It wasn't a good day today

I just lost my 5 month old Sable doeling, Dehlia in a death so quick it took my breath away.  I had triple wormed her with Fir Meadow's wormer, followed that up weekly, had consulted my homeopathic vet about a cough that wouldn't go away, and finally took her to my local goat vet a few days ago.  She examined her, assured me she didn't have pneumonia, but that she did have a high worm load.  She was about a 3 on the FAMACHA scale.  The vet gave her injectible Ivomectin.  Her stools were finally normal, so I let her out today.   I walked into the barn this afternoon just in time to see her flop over at the feeder. She gave a bleat, and gasped a couple of times, and I felt down her throat to see if she had anything lodged there.  Nothing. No signal in the barn, so I had to run to the  house to call the vet.  WHY do cell phones not work when you need them the most? 

I tried percussion to keep her heart going, breathing down her nostrils.  Too late.  There was nothing I could do to save her.  The vet said it was probably a blood clot, and probably related to the heavy worm load.  That's her best guess since it was so quick.   Could a too-fast worm die-off be responsible?  I'll never know.

My brother came with his backhoe and helped me bury her.  Rest in peace little Dehlia Rose.

Tuesday, November 1, 2011


I finally got my Sables!  I picked up my new little doeling, Patina Eula's Dehlia Rose, and my new buck, Patina M&M Eye Candy, on October 29th.  It was a long drive from Northport to southern Maine, and I had a stop on the way.

I left around 10:00, with Magic in the horse trailer.  I figured she'd better get some training, because I was about ready to turn her into dog food otherwise.  Since I'd left the horse trailer parked in the dooryard of the barn, and had been feeding her on it for a couple of weeks, she walked right now.  We quickly closed the door and she was ticked!  She settled right down, though, probably because she had to get her balance.  I'd left her loose in the trailer, and, not unexpectedly, she faced the back.  By the time I got to Durham, and Esprit Equestrian Center, we'd been traveling for 2 hours.  Surprisingly, she walked out rather than bursting forth like a bolt of lightening.  Carol was impressed.  So was I.

Patina M&M Eye Candy  (photo by Cindi Shelley)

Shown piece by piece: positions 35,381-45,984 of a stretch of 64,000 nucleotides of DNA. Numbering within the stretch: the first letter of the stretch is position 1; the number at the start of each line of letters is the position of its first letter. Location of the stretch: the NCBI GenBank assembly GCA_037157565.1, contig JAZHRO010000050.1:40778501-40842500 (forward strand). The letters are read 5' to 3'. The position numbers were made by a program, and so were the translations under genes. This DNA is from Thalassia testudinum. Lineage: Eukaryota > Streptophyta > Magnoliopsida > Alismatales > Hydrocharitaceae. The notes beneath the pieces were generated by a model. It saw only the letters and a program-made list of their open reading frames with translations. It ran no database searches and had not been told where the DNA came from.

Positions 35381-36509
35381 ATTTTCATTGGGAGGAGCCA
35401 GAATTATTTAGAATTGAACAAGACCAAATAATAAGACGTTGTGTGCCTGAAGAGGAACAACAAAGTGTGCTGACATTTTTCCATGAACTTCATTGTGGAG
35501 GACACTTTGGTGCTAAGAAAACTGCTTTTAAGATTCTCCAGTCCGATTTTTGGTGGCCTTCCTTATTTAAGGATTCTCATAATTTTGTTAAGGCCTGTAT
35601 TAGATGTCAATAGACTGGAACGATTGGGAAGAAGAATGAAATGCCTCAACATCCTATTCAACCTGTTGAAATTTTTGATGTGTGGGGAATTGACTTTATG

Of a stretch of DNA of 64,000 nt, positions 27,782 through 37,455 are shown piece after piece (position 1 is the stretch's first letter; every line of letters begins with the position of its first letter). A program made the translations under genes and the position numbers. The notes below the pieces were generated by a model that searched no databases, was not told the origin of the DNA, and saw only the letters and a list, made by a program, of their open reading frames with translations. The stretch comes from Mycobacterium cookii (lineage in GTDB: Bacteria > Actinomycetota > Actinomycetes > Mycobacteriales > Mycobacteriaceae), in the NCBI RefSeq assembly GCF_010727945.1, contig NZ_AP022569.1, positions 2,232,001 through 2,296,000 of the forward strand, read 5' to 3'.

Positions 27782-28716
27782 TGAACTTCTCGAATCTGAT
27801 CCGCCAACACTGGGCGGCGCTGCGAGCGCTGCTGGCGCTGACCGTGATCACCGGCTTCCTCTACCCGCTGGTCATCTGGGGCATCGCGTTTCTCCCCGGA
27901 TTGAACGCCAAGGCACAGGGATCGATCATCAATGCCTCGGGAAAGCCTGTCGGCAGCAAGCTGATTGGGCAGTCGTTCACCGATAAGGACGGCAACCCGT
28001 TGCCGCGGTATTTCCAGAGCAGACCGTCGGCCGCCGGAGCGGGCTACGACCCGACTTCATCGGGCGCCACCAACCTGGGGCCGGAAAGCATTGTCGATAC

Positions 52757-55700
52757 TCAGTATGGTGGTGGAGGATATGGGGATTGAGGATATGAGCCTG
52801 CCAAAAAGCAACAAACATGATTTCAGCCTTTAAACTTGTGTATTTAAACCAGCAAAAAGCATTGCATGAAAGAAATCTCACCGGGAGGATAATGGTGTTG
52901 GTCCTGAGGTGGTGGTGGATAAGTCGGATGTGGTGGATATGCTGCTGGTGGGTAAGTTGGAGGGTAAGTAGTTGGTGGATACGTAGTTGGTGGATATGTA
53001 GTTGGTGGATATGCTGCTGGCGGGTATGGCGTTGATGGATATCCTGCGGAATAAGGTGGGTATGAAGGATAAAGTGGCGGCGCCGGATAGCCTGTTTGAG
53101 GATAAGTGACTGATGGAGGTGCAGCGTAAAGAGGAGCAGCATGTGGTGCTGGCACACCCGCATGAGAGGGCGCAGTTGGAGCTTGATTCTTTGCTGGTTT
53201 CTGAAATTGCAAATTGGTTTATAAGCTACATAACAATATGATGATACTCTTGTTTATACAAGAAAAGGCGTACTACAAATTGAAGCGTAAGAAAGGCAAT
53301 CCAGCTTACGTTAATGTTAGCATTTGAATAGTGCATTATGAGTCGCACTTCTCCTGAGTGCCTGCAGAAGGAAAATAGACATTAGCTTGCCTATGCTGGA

It took another 2 hours after I left Durham to get to Shapleigh.  Not that it should have.  It just did, what with me ambling along with a horse trailer in tow and losing my bearings every now and then.   I had meant to bring the Maine Atlas, but somehow it never made it from the car to the truck.  At least I remembered the directions I'd been given over the phone, and the phone number in case of need, and oh! there was need!  I picked up my two goats around 2:30, left Shapleigh around 3:00 (after stopping at Ted's Fried Clams for a late, lucious lunch), and headed for home.

I detoured to Thorndike to drop off the buck at the farm of an Amishman who is housing him for me, and arrived home around 7:45 (or was it later?) in pitch dark.  Shawn, bless his generous heart, carried the doeling down the lane and into the barn, where I bedded her down in deep hay, and then went back and parked the truck and trailer in the dark--no easy task when it involves backing into a side area.

Ike (photo courtesy of Cindi Shelley)
Ike (short for Eye Candy) is, from all I hear, having a great life.  The does were batting their eyes at him when we left, and he's had company every day since then.  He's a happy camper.

Patina Eula's Dehlia Rose (photo by Cindi Shelley)

Dehlia Rose had a croupy rasp in her chest and received Aconitum for that.  She's much, much better now, has a friend from the neighboring farm, a wether borrowed to keep her company.  She's a sweet thing, but very tiny compared to my kids of the same age.  She's well formed, though, and coming out of her shell a little more each day.